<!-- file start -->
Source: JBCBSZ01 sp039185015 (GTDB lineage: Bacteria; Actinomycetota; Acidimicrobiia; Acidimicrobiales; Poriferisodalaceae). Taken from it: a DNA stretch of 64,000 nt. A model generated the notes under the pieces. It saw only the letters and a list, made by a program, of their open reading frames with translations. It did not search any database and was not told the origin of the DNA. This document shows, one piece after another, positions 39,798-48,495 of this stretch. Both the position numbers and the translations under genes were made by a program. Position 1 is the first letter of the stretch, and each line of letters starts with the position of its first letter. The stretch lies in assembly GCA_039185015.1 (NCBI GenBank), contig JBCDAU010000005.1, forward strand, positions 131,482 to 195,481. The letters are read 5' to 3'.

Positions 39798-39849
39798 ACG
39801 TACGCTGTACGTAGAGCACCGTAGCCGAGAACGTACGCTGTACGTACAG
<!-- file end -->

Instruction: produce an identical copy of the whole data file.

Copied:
Source: JBCBSZ01 sp039185015 (GTDB lineage: Bacteria; Actinomycetota; Acidimicrobiia; Acidimicrobiales; Poriferisodalaceae). Taken from it: a DNA stretch of 64,000 nt. A model generated the notes under the pieces. It saw only the letters and a list, made by a program, of their open reading frames with translations. It did not search any database and was not told the origin of the DNA. This document shows, one piece after another, positions 39,798-48,495 of this stretch. Both the position numbers and the translations under genes were made by a program. Position 1 is the first letter of the stretch, and each line of letters starts with the position of its first letter. The stretch lies in assembly GCA_039185015.1 (NCBI GenBank), contig JBCDAU010000005.1, forward strand, positions 131,482 to 195,481. The letters are read 5' to 3'.

Positions 39798-39849
39798 ACG
39801 TACGCTGTACGTAGAGCACCGTAGCCGAGAACGTACGCTGTACGTACAG